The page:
The darkness began to settle in, seeping into the left periphery of his vision like a rolling fog, resembling a crescent slowly travelling across his view.
He grasped his mother’s face, clinging onto the last straws of cloudy vision.
“If I lose my vision completely, I want your face to be the last beautiful thing I may ever see.”
Then, he was wheeled away into eye surgery on July 15, 2010, and when he woke up, the crescent had become a full moon.
“Your son has leukemia,” Dr. Irene Cherrick said. “He has a mass the size of a football in his chest. I don’t have time to talk to you anymore — I have to go save your child, and Dr. Trust is going to explain everything to you.”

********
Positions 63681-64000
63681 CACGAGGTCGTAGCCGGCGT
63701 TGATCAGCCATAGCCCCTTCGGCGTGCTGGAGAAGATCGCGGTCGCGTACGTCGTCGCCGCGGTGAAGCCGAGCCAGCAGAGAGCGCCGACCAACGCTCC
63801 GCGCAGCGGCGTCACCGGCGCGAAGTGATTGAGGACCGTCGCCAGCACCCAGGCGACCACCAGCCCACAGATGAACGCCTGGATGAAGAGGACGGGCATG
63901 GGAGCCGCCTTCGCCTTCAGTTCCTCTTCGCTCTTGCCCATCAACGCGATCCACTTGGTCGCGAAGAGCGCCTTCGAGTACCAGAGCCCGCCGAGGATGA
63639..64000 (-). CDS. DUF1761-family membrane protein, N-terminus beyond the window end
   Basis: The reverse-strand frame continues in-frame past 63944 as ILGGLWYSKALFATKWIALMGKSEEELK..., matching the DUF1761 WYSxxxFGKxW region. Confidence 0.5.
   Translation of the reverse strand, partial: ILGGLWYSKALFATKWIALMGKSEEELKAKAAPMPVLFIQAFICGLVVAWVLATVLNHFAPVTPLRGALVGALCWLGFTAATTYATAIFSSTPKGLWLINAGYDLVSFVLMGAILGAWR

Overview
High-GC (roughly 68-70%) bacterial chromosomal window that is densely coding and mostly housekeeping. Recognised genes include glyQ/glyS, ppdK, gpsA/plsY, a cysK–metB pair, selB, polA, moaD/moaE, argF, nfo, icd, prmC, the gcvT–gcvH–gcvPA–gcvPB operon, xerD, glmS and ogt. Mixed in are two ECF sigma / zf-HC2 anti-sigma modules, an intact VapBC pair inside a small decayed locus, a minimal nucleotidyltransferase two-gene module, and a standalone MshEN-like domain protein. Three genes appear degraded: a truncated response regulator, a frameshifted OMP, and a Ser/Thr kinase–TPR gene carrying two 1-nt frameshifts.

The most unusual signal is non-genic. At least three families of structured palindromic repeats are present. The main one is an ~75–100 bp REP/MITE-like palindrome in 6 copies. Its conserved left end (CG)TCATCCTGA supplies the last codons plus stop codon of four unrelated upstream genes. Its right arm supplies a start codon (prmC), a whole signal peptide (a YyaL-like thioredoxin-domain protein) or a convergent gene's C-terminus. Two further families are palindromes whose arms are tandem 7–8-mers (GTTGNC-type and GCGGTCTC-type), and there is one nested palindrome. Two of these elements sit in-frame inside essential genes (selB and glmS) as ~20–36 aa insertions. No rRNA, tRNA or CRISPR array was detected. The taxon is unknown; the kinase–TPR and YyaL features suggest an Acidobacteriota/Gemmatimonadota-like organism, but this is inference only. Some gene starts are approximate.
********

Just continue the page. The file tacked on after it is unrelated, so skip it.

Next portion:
At 2 p.m. April 3, 2010, the parents of then-14-year-old Tim Conners had just had the air punched out of them. A sudden announcement like that, after being kept in the dark amid a scurry of activity the entire morning, had them sitting in the room on the 12th floor of Golisano Children’s Hospital in Syracuse, New York, with more questions than answers as Dr. Stewart Trust calmly explained to them the ramifications of Tim’s T-cell acute lymphoblastic leukemia.
ALL — a quickly developing type of blood cancer, hence termed “acute” — grows in the lymphocytes, a type of white blood cell, which are found in the soft part of the inner bone. The cancer attacks by invading the blood and spreading to the body’s vital organs such as the liver and spleen, having a fatal effect within a few short months if left untreated. When caught early, survival rates for adolescents with ALL typically stand around 72 percent. Tim’s variation, T-cell ALL, accounts for 15–25 percent of all cases of ALL in children and adults.